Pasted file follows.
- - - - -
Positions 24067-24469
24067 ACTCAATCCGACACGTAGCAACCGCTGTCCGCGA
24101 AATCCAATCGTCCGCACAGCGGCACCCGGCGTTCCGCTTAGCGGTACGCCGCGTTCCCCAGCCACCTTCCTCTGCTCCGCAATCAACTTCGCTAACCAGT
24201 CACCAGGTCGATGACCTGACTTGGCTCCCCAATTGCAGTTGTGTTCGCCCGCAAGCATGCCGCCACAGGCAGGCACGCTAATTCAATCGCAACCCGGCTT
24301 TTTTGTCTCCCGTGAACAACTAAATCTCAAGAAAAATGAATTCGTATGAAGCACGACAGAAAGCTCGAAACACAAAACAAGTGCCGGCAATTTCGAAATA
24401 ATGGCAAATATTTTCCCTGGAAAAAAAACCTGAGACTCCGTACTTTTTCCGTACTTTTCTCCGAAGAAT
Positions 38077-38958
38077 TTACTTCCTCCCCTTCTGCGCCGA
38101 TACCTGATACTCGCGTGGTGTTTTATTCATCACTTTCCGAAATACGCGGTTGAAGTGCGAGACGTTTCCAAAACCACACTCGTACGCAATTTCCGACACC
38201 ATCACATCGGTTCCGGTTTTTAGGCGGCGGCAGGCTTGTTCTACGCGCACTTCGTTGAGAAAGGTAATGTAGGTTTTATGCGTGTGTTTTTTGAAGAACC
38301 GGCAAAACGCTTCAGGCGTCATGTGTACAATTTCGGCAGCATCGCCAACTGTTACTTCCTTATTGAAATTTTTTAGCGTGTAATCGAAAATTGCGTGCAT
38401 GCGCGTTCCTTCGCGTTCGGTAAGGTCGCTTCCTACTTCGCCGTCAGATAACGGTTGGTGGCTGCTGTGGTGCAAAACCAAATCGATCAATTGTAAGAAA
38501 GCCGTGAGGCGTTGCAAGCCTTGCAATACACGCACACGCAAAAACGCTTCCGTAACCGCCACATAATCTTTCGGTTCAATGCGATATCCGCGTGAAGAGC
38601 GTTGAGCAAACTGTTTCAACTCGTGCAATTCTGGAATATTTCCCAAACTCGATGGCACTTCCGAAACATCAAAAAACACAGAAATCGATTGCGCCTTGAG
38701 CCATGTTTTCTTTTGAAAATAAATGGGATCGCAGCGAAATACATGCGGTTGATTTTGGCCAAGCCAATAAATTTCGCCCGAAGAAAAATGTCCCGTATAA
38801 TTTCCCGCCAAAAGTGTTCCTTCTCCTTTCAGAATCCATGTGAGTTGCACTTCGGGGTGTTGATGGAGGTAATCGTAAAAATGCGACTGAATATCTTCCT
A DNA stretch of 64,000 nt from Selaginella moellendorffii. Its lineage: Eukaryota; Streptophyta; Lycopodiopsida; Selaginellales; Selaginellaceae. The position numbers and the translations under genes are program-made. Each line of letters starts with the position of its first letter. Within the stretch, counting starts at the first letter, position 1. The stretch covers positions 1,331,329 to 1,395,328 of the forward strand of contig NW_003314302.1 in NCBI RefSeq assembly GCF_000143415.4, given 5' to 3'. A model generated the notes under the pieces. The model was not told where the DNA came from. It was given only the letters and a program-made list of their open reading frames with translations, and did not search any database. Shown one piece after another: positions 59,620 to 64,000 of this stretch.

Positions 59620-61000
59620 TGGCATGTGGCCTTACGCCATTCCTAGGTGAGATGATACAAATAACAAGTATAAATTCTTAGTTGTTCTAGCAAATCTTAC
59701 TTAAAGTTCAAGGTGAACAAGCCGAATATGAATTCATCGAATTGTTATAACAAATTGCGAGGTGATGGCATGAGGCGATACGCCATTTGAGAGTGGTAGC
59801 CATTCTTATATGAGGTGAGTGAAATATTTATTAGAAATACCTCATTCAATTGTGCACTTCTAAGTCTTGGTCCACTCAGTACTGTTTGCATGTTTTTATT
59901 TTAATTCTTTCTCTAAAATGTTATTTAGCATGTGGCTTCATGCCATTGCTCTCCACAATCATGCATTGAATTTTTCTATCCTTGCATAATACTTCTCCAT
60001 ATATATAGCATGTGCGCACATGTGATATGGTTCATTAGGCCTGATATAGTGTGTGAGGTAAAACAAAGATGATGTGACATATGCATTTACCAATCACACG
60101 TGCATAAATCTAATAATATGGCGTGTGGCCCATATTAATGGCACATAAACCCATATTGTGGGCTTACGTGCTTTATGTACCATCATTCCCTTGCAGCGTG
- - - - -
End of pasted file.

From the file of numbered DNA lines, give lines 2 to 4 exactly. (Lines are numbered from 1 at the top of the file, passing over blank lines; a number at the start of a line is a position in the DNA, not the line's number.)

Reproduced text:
24067 ACTCAATCCGACACGTAGCAACCGCTGTCCGCGA
24101 AATCCAATCGTCCGCACAGCGGCACCCGGCGTTCCGCTTAGCGGTACGCCGCGTTCCCCAGCCACCTTCCTCTGCTCCGCAATCAACTTCGCTAACCAGT
24201 CACCAGGTCGATGACCTGACTTGGCTCCCCAATTGCAGTTGTGTTCGCCCGCAAGCATGCCGCCACAGGCAGGCACGCTAATTCAATCGCAACCCGGCTT